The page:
Construction of the toddlers pool altered the sand movement regimes about the headland, and it was quickly noted by users that the toddlers pool readily filled with sand, requiring regular intervention by Council. Slimy water became a problem due to the limited flushing ability of the structure. The more regular cleaning of both pools by Council only provided a temporary fix, and did not address the core problems.
Bulli pool being cleaned, 2005. View looking easterly from the headland. This has become a regular occurrence since the 1980s due to water quality problems, sand and seaweed inundation, and the inability of the pool to flush as originally designed.
Bulli tidal pool 1 May 2009. Note the natural flow of sand around the eastern side of the headland and through the area containing the toddlers pool. The toddlers pool at present restricts this natural sand movement between Bulli beach and Shark Bay to the north. The toddlers pool regularly fills with sand as a result.
Local users have, in fact, become so frustrated with the bad water quality in recent years that they have taken to emptying it out on their own initiative, through accessing the valve on the south eastern corner.
When the question of bad water quality is discussed, many locals blame the construction of the toddlers pool. However, what is not generally understood is the impact of the other major alteration to the pool structure by Wollongong City Council – namely, the building up of the walls.
At some point during the 1970s, and later, the main pool was altered by the addition of concreting on top of the original walls, resulting in their being raised an additional 6-12 inches. This was most noticeable on the western wall, where large sections of concrete were put in place to create a wider walkway, and the outflow vents were altered as a consequence. The northern and southern walls were also affected to a lesser degree, as was the eastern sea wall.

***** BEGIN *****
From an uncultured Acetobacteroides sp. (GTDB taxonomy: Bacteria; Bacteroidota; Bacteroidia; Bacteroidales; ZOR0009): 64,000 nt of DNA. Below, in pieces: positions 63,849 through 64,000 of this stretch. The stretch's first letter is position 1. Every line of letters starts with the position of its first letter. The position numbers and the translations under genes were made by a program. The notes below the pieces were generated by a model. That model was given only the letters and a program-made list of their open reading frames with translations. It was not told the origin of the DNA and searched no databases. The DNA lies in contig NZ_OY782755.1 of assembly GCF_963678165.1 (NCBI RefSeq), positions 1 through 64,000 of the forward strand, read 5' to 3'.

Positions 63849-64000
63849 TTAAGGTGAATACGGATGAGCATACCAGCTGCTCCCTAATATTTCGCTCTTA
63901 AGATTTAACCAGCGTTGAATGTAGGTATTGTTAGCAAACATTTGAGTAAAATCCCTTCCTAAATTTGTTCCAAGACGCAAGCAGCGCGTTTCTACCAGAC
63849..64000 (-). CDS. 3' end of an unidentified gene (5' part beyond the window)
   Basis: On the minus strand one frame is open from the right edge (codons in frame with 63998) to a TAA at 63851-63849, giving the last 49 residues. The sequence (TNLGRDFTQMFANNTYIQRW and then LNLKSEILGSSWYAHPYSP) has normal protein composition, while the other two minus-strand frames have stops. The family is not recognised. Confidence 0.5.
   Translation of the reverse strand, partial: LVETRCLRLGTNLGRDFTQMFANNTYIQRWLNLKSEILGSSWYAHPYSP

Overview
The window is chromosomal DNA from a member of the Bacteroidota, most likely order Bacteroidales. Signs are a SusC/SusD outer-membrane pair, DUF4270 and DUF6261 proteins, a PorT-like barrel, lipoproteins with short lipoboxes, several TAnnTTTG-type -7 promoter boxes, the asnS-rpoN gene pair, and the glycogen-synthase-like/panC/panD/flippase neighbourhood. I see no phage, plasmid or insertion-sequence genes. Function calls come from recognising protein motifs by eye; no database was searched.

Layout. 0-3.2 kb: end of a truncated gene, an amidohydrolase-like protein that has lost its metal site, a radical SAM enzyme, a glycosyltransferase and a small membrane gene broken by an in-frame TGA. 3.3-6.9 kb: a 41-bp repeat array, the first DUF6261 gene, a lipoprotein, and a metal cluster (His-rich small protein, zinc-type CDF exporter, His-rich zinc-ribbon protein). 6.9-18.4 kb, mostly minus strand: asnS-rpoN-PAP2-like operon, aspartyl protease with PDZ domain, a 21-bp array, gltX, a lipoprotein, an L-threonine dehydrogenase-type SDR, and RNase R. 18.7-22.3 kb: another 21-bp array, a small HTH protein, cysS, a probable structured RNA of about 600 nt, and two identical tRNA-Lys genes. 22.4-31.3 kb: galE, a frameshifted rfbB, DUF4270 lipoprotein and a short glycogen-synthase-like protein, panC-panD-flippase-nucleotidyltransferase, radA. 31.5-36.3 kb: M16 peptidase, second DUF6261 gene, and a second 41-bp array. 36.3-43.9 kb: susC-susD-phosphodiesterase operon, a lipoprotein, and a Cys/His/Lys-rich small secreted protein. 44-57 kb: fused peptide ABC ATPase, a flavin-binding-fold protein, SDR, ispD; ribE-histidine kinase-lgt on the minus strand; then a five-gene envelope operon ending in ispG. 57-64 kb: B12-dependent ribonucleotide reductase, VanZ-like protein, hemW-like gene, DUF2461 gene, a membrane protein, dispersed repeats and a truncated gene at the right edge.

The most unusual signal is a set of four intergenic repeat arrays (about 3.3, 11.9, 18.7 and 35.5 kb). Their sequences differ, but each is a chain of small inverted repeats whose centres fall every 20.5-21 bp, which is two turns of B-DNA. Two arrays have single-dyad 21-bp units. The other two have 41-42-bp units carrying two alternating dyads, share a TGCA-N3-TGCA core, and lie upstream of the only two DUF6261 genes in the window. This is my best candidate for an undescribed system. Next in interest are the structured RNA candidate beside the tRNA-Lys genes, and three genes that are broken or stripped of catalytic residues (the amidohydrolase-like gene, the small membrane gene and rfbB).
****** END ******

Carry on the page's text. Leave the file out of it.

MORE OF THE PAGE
Northern wall of Bulli tidal pool, showing the addition of concrete over the original 1938 wall, along with the emplacement of stainless steel handrails. 16 April 2009.
North eastern corner of Bulli tidal pool, showing additional concreting on the eastern wall, plus recently installed handrails which hinder patron access. 16 April 2009.
These constructions and alterations to the pool fabric were to have a dramatic impact upon the water quality within the pool as they resulted in the western wall being made higher than the eastern wall. This meant that the natural gravimetric flow of water from east to west through the pool was substantially impaired.
Building up the western wall restricted the ability of the pool to flush as it was originally designed. Water quality issues then began to appear regularly, and remain to this day.
It is inconceivable that Wollongong City Council could have made such basic changes to the fabric of Bulli tidal pool without being aware of the possible negative impacts on water quality and social amenity. Yet such is the case.
In order to restore the water quality of Bulli tidal pool to the consistently acceptable levels formerly enjoyed, the western wall needs to be made lower than the eastern wall so that water can flow in from the sea and out on a regular basis. This does not occur at present and as a result the water quality in the pool quickly deteriorates. The inflow of weed, seabird excrement, and pollution from normal human use further adds to the problem.
The issue of seabird excrement entering the pool in large quantities is only a recent one, yet is symptomatic of the mismanagement of the pool by Wollongong City Council in recent years. It has specifically come about as the result of the erection of stainless steel handrails along the northern side of the pool (refer pictures below).
These handrails were supposedly put in place to enhance safe use of the pool. Yet the result has been the complete opposite, due to the nature of the work carried out by Council. The handrails have actually been erected in such a position as to impair the ability of pool patrons to walk with ease along the pool walkways.